Wednesday, April 1, 2015

The business of small batch building

A recent thread on VS has encouraged me to write down some notes on my experience with small batch manufacturing as a business model and how it differs from one off custom building.  The question distilled down: it a viable business plan to build factory spec frames in batches and how can one best market/partner with shops to create a streamlined product line without the intensive time involved in one-off building.

I learned in what I would consider a small batch production facility that also did custom work in limited numbers. The basic structure I will share is what provided a successful business that supported 4-5 families for many years. The key, like any successful business, is having a well thought out plan with known COGS, production capability, and defined marketing plan.

In short, here are the key elements:

Your production frames need to have defined geometries and sizing that land solidly into the physiologic standards accepted by the industry but have your personal vision/interpretation of performance characteristics. Your perspective on how a bike should "feel" and handle should transfer through the experience to the rider. We found a 4 product size range to meet 95% of our needs...beyond that, it became time intensive helping define the fit for the customer.

The frame design and the tubing/components used need to be readily available or stocked in ample supply to maintain a consistent work pace. Using component design, such as dropouts, gussets, etc..., that allow for use across the entire size range is imperative as it eases fabrication and increases efficiency in both manufacturing and cost. These items should also speak to your identity, creating an aesthetic that differentiates you from other brands on the floor.

The majority of your capital investment will be in creating dedicated fixtures for each model to expedite the fabrication process. Time spent fiddlefucking around with machine set up is money lost. Invest in being prepared for efficient/repeatable work flow.

Standard finishes that are distinctive and easily created need to be determined. If you will not be doing your own finish work, you MUST identify multiple vendors who can work with your timelines to create repeatable finishes so that there is no differentiation in final product. Define expectations and keep custom finishes for custom need known qualities and costs for this endeavour.

Set a finished price for each frame that positions your product competitively AND meets your business plan profit goals. These can afford to be cheaper than custom one off work as you are batch building, but that does not mean you are self depreciating the value or quality. Set a defined profit that allows prosperity. If you are looking to undercut existing product lines, you are doing this for the wrong reasons. Predictable margins and productivity are your goals, this should be a daily bread product.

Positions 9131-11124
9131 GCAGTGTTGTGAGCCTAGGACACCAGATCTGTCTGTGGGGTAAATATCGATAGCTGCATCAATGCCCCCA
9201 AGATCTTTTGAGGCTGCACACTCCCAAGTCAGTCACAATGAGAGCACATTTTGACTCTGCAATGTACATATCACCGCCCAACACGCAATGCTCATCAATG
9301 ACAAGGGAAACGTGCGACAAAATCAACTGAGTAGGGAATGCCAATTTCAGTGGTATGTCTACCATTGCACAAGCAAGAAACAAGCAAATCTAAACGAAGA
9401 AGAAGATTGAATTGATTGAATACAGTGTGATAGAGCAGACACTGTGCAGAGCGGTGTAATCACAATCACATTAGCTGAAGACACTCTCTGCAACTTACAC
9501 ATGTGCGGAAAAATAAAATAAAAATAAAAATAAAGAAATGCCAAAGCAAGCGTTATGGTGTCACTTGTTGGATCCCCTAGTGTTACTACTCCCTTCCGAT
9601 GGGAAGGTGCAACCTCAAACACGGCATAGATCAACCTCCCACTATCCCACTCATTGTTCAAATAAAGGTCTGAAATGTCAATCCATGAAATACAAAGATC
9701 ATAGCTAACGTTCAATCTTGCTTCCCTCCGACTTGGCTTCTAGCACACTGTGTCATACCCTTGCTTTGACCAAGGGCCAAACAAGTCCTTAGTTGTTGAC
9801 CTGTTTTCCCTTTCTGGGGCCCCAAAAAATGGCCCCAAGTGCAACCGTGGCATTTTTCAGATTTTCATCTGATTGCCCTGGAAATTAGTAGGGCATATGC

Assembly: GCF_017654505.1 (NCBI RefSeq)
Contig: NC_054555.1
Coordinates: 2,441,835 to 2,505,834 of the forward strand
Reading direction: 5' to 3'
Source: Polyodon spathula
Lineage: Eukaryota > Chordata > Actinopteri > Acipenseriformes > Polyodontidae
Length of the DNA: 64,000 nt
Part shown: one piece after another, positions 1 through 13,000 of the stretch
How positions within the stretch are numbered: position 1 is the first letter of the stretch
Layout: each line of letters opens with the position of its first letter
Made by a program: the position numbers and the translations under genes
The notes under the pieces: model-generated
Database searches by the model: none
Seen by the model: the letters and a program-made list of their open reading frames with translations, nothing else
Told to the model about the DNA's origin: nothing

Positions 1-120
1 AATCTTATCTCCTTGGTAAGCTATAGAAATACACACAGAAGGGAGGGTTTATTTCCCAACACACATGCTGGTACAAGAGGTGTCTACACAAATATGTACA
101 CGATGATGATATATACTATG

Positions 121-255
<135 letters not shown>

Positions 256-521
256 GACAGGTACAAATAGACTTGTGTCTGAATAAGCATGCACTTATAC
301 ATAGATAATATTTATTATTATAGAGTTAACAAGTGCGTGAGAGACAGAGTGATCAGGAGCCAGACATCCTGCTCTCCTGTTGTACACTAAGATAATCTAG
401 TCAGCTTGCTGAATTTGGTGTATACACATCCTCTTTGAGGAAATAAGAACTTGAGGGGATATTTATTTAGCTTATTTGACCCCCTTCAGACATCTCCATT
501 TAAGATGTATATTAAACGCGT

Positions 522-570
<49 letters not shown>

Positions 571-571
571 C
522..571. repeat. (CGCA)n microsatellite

Network with shops that wish to represent or carry your brand and have dealer agreements ready to be signed that clearly communicate minimum orders, cost, terms, and parameters of product representation through the build. Folks have stated various opinions on if you should provide a discount/wholesale pricing model. We operated on a 20% margin, offering shops the frame at our set price based on the previously mentioned business plan targets. If a frame was sold direct, it was at that same retail number, preserving equity in the retail market. This gave the shop an easy bump for stocking a frame, but allowed them the opportunity for greater profit if they built a complete bike.

It has been mentioned that you should only sell complete bikes as it maximizes your profit potential. For a small manufacturer, it is not as easy as it sounds. It does take an inordinate amount of time to spec and order OEM complete builds, assemble, and then pack for delivery. We found that although we could make more money on the build, it did not offset the time required for so few hands...the time was better spent making OUR product. I would suggest creating component spec standards for each model that maintains consistency for your bikes. Upgrades are encouraged, but diluting your vision can not be accepted. Allow the shop to build the bikes, the margin on the components and labor is another share of the pie that benefits them and puts some skin into the relationship. Their advantage is that customers cans see/feel/compare the bike at hand and have it NOW vs. ordering directly from you and waiting for shipping. Prices should be equitable, so that does not factor into the decision making process for the customer.

If you can sell a complete bike direct, do it. However, as a small manufacturer, understand that you can quickly turn inventory over in frame only sales. Your business is maximized by inventory rotation and recouping investment dollars so that you have greater liquid assets on hand. Many customers enjoy the process of completing the build own their own, don't negate your product from consideration by only selling complete in this small production plan.

Ensure warranty standards are clearly defined and begin at the point of sale. Handle them swiftly and accommodate a line item into your COGS for future warranty work. Not every product will require it, but every product sold should share the potential cost.

Support the customer's desire to rep your brand with accessory soft goods...have tees, stickers, hats etc available for stocking shops and direct ordering. You are creating a brand and want to encourage loyalty. Happy customers will be your best salesmen.

Remember, this is a totally different plan than being a "custom" builder and should be approached differently. Although the two can operate synchronously, they are exclusive in operation.